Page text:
Rowing towards Olympic Gold

Ever wondered what it takes to be an Olympian? Or how much training it takes? Curious to know the critical factor that sets the best apart from the rest? So were we!

To find out, we quizzed our legendary Brand Ambassadors, six-time World Champions in the Men's Rowing Pairs, Hamish Bond and Eric Murray. With a skiff-full of medals earned together, their history is legendary. Even more impressive, this incredible pair has never been beaten, in any race of any competition, since pairing up in 2009.

We're extremely proud to support the entire New Zealand Olympic Team as they compete on the world stage at the Rio Olympic Games 2016, and we're especially keen to see this rare Kiwi pair fly. Go Kiwis!

Eric Murray - Rower

Career

Medals

Highlights

8 Golds at the World Rowing Championships 2007 to 2015

1 Gold at the 2012 London Olympics

Did you know?

In the 2013 Fight For Life charity boxing event, Murray went head to head with rugby league star Manu 'The Beast' Vatuvei and survived three rounds!

Eric set a world record on an indoor rowing machine in 2011, rowing a phenomenal 18, 728 metres in one hour.

About Eric

With the idea of getting fit for rugby, Eric Murray headed along to the Mercer Rowing Club back in 1997. He ended up enjoying his time on the water so much that he just kept going – earning eight Golds at the World Rowing Championships and an Olympic Gold at London 2012 along the way.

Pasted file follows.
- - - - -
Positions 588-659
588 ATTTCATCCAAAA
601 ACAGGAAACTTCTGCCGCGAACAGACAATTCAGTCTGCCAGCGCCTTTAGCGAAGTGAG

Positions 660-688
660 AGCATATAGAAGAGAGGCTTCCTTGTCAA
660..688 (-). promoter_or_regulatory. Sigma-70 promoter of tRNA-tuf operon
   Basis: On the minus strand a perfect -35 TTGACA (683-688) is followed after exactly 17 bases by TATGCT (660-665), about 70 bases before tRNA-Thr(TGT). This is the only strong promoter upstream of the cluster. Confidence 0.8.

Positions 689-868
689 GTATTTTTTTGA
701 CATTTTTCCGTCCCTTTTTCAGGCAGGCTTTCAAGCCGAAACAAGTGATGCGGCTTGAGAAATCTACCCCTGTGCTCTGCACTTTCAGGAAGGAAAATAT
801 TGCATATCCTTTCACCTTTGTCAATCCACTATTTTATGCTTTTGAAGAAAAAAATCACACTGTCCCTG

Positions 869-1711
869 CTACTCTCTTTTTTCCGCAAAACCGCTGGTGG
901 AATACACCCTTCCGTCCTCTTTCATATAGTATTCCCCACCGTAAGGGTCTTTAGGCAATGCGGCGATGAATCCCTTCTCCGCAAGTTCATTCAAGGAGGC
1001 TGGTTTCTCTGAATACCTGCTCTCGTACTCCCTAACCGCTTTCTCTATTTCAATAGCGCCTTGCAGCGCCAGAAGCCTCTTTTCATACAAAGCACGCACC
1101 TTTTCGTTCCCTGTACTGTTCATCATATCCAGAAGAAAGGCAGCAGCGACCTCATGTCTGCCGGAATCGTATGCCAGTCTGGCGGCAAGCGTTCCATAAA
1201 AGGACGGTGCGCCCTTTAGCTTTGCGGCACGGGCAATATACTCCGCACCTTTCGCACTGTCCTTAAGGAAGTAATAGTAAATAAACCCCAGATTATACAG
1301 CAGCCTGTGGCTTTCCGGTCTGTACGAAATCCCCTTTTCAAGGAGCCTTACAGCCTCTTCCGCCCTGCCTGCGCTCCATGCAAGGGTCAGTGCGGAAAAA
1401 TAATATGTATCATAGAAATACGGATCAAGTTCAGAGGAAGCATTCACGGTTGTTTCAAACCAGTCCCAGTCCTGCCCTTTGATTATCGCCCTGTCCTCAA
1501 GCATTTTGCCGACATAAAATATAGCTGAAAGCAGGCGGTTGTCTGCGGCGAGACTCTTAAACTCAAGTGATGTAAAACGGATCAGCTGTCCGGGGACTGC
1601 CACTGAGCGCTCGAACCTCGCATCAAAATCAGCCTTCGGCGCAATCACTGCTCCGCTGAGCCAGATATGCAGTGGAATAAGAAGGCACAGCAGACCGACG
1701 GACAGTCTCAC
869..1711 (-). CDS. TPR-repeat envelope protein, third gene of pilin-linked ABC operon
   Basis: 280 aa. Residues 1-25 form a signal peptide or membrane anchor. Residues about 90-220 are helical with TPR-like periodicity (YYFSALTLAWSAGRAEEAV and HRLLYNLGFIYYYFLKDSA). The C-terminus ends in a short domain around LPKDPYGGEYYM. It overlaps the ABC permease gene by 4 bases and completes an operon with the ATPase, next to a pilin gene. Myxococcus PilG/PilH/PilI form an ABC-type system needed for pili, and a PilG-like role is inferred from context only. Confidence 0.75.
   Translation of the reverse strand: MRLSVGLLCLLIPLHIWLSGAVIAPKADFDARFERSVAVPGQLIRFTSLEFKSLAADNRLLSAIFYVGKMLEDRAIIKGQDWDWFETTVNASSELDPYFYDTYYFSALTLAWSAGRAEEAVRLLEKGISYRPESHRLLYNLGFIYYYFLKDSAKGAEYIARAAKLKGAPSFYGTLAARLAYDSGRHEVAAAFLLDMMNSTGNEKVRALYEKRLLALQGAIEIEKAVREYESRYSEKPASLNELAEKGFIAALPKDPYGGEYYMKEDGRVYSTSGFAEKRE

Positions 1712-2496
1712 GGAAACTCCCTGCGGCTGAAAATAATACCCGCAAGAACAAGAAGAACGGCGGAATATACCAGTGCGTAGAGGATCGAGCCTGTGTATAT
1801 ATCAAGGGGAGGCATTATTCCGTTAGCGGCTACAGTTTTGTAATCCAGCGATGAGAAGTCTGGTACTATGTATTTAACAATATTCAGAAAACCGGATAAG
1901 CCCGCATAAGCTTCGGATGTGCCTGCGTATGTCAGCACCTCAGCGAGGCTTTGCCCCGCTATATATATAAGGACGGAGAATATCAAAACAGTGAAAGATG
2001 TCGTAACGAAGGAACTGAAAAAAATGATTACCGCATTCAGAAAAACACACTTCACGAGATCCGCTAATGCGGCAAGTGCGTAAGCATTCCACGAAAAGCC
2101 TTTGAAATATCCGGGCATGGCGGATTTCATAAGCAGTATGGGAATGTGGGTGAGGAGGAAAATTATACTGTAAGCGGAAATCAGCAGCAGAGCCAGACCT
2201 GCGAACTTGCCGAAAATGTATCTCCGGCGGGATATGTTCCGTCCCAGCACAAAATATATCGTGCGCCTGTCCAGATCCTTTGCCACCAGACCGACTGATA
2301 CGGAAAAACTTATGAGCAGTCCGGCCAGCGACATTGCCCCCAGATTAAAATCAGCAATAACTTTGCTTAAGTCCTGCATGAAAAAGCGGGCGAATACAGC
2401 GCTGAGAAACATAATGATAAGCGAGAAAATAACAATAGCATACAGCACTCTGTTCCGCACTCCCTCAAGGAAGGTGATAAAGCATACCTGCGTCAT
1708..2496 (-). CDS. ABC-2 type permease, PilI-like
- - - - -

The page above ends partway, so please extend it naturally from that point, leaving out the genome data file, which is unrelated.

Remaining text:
With a jam-packed schedule of 12-14 training sessions over a six-day week, Eric doesn’t have a lot of downtime, so we asked him quick-fire questions about rowing, training, life and food!

'If you know what you're capable of achieving, then you take the 'hope and luck' element out of it and it comes down to your abilities' - Eric Murray

A chat with Eric

Anyone can be an Olympian. It does take a single minded focus and drive to get there, but if you want to get there, 'you' are the only thing holding yourself back...
Training is simple. Do a LOT! We train 6 days, 12-14 sessions a week. It involves a variety of long endurance work, speed work and power workouts. We are predominantly based on the water or on the rowing machine and supplement that with some biking to get fitness work in while giving our bodies a a break from the rowing-specific movement.
We eat a lot, but it’s about fuelling the body in order to be able to train long and hard. Most of our nutrition is about timing; you need to re-fuel the tank after a big session in order to be able to do that again in a few hours’ time or the next day.
I don’t tend to cook much 'recipe' food at the moment. With having our young son, we keep things simple and nutritious in order to get him eating all the good foods that he needs to grow up big, strong and healthy.
Well... Where do I start... Hamish is a bit of a perfectionist. You can have a great row, but there is always something to work on. Nothing he does really gets on my nerves, maybe we’ve just gotten to know each other so much that whatever used to get on my nerves is now just standard and part of how we are as people.
It takes a lot of practice and time! You sometimes see good improvements, and then other times, it can take a while for you to notice much change as it gets harder to make improvements as you get faster, fitter and stronger.
I have a 4-year-old son, so time with him and my wife are downtime for me. Sometimes running around after Zac might not seem like relaxing, but it's fun and something I enjoy. But at night, it's feet up in front of a movie that helps you switch off from the day.